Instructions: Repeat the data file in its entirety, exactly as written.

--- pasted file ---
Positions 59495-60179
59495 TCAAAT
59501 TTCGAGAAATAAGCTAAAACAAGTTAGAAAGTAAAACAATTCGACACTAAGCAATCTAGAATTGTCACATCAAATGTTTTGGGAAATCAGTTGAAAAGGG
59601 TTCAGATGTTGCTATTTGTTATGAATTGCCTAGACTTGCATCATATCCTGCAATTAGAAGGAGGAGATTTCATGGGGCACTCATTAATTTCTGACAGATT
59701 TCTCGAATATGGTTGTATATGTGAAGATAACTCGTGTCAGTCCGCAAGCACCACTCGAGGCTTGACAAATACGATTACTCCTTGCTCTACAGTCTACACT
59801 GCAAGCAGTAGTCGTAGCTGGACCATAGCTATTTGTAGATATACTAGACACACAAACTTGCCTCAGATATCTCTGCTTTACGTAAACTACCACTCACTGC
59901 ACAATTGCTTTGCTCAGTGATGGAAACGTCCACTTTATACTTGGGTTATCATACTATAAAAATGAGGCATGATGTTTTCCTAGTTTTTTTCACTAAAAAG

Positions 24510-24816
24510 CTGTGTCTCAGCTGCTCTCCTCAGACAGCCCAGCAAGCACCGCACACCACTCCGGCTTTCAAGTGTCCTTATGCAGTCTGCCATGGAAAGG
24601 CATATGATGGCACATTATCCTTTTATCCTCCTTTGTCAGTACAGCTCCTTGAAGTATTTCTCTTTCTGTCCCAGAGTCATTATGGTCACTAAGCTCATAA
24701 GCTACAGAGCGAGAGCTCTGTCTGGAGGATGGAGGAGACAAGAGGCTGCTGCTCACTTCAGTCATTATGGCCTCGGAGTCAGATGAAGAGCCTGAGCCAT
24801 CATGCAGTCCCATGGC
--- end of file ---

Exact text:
Positions 59495-60179
59495 TCAAAT
59501 TTCGAGAAATAAGCTAAAACAAGTTAGAAAGTAAAACAATTCGACACTAAGCAATCTAGAATTGTCACATCAAATGTTTTGGGAAATCAGTTGAAAAGGG
59601 TTCAGATGTTGCTATTTGTTATGAATTGCCTAGACTTGCATCATATCCTGCAATTAGAAGGAGGAGATTTCATGGGGCACTCATTAATTTCTGACAGATT
59701 TCTCGAATATGGTTGTATATGTGAAGATAACTCGTGTCAGTCCGCAAGCACCACTCGAGGCTTGACAAATACGATTACTCCTTGCTCTACAGTCTACACT
59801 GCAAGCAGTAGTCGTAGCTGGACCATAGCTATTTGTAGATATACTAGACACACAAACTTGCCTCAGATATCTCTGCTTTACGTAAACTACCACTCACTGC
59901 ACAATTGCTTTGCTCAGTGATGGAAACGTCCACTTTATACTTGGGTTATCATACTATAAAAATGAGGCATGATGTTTTCCTAGTTTTTTTCACTAAAAAG

Positions 24510-24816
24510 CTGTGTCTCAGCTGCTCTCCTCAGACAGCCCAGCAAGCACCGCACACCACTCCGGCTTTCAAGTGTCCTTATGCAGTCTGCCATGGAAAGG
24601 CATATGATGGCACATTATCCTTTTATCCTCCTTTGTCAGTACAGCTCCTTGAAGTATTTCTCTTTCTGTCCCAGAGTCATTATGGTCACTAAGCTCATAA
24701 GCTACAGAGCGAGAGCTCTGTCTGGAGGATGGAGGAGACAAGAGGCTGCTGCTCACTTCAGTCATTATGGCCTCGGAGTCAGATGAAGAGCCTGAGCCAT
24801 CATGCAGTCCCATGGC